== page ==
The spread of COVID-19 has deeply impacted the lives of all New Yorkers. In addition to the threat the virus poses to people’s health, the pandemic has changed the way we go to work and school, access health care and other critical services, and interact in our communities and beyond. Information about closures of services and institutions, policy changes, and what your rights are can change day to day. This page will be updated to ensure that New Yorkers know where to find accurate and trusted information.

Last updated Wednesday, April 8

How to Stay Updated

Q.How to Stay Updated
A.

The Centers for Disease Control and Prevention (CDC) remains the best resource to get information on keeping yourself safe from the virus, identifying symptoms, and reviewing reported cases across the country.  

For up-to-date information on actions taken by the Governor and the state Department of Health to combat the virus and assist New Yorkers, visit the state Department of Health website.  

To receive important announcements on COVID-19 via text alerts, text “New York” to 81336 for state updates. Text “COVID” to 692-692 for New York City updates or text "COVIDESP" to 692-692 for updates in Spanish. 

Physical Distancing and Business Closures

Q.Physical Distancing and Business Closures
A.

As of Sunday, March 22, all non-essential workers have been ordered to stay home and non-essential gatherings of any size are banned. While New Yorkers are encouraged to practice social distancing and stay at home, there is currently no curfew in place. Essential services and stores will be open, including grocery stores, pharmacies, and restaurants that serve delivery and take-out. For more information, visit the New York State Department of Health website.

Schools 

Q.Schools 
A.

Public schools (K-12) in New York City are closed through at least April 20. Remote learning for students begins March 23. Students who do not already have tools for remote learning may be able to receive devices and tablets over the next few weeks. You do not have to have home WiFi to use these devices, but Spectrum is offering students free internet services through at least May 15. As information is changing rapidly, your principal will probably have more up-to-date information than the central DOE office. Please check with your school for information about obtaining a device. 

All schools will provide “grab-and-go” breakfast and lunch daily for anyone under 18 years old. For more information, visit the state Department of Education website

Starting on March 23, Regional Enrichment Centers will be open for the children of first responders, healthcare workers, transit workers, and others in every borough. If your child receives special education or medical services through their public school, they may also be able to access these services through the enrichment centers. Please check with your principal for details.  

All other K-12 public schools in the state will be closed until at least April 15. Districts are using various methods to get instructional materials to students, so please check your district website for information. In addition, our NYCLU chapters across the state may be able to assist. 

As of March 25, SUNY campuses are not closed, but students are discouraged from returning to campus until further notice. Campuses are currently remaining open for students with special circumstances. Most classes are transitioning to remote learning until further notice, and campuses are contacting students with additional details. For more information on SUNY’s response to coronavirus, visit their website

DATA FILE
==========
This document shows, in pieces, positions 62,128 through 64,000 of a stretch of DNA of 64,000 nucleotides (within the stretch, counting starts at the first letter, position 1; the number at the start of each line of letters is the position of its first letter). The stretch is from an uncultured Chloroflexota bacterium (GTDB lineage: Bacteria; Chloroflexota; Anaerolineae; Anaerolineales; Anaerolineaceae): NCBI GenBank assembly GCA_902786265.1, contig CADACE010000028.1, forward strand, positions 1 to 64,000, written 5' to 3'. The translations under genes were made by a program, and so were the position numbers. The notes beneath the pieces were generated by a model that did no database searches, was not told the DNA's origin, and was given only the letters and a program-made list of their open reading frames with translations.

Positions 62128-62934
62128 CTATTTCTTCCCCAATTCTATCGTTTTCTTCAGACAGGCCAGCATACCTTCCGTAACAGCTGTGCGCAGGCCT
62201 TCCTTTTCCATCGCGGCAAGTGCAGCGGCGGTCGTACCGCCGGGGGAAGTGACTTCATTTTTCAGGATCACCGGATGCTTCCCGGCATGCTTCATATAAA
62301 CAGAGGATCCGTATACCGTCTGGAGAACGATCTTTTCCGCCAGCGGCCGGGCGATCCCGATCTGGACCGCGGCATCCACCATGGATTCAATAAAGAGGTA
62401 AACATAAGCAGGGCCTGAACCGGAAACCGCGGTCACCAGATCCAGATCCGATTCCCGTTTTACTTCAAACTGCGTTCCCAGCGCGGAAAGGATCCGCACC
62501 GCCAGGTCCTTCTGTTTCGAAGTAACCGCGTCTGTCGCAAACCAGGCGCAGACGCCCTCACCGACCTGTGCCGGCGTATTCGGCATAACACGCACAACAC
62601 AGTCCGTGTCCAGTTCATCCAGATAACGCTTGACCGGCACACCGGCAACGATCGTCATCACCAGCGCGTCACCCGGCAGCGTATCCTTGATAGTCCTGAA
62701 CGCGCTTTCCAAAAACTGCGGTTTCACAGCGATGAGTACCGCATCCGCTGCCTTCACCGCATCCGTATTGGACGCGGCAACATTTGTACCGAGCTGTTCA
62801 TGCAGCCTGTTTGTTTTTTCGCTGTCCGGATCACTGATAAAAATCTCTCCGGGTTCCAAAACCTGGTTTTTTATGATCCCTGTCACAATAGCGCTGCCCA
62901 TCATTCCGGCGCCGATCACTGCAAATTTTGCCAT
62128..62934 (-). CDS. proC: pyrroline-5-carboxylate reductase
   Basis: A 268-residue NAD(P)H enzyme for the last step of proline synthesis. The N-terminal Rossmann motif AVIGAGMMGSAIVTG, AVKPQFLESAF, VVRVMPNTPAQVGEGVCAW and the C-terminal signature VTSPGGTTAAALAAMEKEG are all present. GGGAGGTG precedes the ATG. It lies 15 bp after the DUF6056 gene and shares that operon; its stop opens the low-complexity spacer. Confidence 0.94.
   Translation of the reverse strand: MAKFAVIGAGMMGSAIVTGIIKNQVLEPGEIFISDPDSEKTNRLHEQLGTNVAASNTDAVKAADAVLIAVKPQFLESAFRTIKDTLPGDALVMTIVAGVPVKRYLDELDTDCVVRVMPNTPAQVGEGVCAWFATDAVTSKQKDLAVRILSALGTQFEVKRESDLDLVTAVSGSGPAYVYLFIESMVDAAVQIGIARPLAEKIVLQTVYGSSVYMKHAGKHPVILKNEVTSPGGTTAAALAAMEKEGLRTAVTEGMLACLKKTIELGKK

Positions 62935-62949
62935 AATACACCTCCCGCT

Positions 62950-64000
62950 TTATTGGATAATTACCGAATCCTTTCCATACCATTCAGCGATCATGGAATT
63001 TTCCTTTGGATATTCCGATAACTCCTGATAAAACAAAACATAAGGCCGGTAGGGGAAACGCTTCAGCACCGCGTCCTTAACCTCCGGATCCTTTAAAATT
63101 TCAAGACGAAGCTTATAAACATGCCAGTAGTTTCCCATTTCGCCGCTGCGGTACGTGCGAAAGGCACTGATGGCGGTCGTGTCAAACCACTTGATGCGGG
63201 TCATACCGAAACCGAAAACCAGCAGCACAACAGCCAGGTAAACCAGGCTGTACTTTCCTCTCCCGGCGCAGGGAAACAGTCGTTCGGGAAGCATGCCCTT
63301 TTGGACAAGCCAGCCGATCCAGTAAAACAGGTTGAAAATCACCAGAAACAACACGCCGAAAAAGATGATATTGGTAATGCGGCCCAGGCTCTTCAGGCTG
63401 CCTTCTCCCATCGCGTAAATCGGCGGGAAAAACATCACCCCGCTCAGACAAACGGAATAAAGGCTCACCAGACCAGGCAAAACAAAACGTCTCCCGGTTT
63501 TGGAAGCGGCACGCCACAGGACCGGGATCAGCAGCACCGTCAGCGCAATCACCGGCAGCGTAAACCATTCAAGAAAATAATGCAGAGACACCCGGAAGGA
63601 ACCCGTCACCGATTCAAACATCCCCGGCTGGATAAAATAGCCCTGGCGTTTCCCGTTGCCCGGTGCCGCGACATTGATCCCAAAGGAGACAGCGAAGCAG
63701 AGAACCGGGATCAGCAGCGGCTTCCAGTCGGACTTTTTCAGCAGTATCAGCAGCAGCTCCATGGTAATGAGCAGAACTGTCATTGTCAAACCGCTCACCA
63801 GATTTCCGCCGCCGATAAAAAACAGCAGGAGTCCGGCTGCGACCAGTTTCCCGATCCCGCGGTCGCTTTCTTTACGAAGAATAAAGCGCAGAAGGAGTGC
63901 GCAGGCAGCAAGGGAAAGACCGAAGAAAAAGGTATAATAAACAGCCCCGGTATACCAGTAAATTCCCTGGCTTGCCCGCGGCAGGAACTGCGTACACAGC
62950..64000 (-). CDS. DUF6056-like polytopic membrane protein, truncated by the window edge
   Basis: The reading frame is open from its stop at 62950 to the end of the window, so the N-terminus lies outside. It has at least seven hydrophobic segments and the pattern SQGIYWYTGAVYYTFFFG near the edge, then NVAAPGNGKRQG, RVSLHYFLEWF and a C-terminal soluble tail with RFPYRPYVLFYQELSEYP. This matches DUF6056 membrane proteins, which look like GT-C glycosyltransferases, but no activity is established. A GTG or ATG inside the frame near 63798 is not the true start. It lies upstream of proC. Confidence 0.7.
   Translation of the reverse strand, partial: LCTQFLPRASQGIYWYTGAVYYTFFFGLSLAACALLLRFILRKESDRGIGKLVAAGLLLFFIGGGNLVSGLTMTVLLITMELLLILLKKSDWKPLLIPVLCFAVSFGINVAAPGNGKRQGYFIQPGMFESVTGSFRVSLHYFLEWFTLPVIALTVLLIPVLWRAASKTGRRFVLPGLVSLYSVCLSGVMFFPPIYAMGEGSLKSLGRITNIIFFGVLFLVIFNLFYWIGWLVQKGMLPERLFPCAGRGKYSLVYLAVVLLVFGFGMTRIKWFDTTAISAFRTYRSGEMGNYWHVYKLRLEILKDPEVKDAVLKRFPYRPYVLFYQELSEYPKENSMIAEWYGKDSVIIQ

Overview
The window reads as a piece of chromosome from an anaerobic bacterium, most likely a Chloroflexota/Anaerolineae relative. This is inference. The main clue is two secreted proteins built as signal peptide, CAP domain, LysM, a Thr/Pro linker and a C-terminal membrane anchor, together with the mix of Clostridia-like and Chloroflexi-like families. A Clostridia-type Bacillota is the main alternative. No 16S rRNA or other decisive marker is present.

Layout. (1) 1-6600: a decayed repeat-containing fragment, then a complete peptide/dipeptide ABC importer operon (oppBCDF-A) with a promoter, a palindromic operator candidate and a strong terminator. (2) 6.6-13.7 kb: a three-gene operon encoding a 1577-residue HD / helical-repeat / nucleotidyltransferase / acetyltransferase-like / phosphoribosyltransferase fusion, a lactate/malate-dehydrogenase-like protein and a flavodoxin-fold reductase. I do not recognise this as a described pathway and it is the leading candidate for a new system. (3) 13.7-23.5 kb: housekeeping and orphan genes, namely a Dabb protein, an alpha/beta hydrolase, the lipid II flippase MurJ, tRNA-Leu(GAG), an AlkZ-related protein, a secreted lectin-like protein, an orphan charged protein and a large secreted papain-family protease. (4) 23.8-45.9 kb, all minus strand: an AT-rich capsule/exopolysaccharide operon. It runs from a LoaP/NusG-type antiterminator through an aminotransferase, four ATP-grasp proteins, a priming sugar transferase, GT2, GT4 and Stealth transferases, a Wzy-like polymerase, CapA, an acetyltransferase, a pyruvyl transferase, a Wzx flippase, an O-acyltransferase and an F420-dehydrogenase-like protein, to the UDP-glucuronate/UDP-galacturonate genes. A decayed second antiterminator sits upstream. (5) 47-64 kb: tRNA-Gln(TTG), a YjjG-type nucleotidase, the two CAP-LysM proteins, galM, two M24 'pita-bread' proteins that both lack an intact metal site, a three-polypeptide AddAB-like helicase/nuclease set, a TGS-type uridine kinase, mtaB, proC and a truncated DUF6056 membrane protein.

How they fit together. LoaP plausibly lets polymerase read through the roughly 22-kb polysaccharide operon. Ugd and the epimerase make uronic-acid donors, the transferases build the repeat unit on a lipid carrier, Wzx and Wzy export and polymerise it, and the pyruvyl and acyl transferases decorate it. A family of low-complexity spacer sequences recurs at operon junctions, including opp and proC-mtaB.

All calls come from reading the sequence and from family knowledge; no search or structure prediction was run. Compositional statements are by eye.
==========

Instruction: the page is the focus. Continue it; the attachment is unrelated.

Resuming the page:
CUNY schools have instituted remote learning as of March 19. CUNY schools are closed between March 27 and April 1 for a "Recalibration Period" to allow students and educators to adjust and plan for remote learning. Classes will begin again, remotely, on April 2. Beginning April 1, CUNY is enacting a flexible credit/no credit policy. For more information on CUNY’s response to coronavirus, visit their website.

Voting and Elections

Q.Voting and Elections
A.

New York’s presidential primary election has been postponed until June 23. Absentee ballots will be available for all New Yorkers for the June 23 primaries. For more information, or for instructions to obtain and cast an absentee ballot, contact your county’s Board of Elections.  

The 2020 Census form was mailed out to all residences in March. You can fill out the questionnaire by mail, by phone, or online. For more information, visit the Census Bureau website. The 2020 Census does not have a question on citizenship and there are strong privacy safeguards to protect personal information. 

Housing and Utilities 

Q.Housing and Utilities 
A.

All eviction proceedings and pending orders are indefinitely suspended statewide as of March 16th. If you receive an eviction notice, contact your landlord and the court’s coronavirus hotline, (833) 503-0447.

New York utilities will keep power, heat, gas, and water on for all customers, to support people who are unable to pay their bills due to the coronavirus.  

Health Insurance

Q.Health Insurance
A.

If you do not have health insurance, a special enrollment period is now open through April 15. You can apply for coverage through the NY State of Health website, and by phone at 855-355-5777.

Unemployment 

Q.Unemployment 
A.

If you have lost your job due to the coronavirus, the seven-day waiting period to apply for unemployment insurance benefits is waived. For more information and to apply for benefits, visit the state Department of Labor website.

Courts

Q.Courts
A.

The New York state court system is making a plan to postpone non-essential services and proceedings. Sign up for updates for court closures from the New York State Unified Court System website. To find out if a particular court is open, call the court’s coronavirus hotline, (833) 503-0447.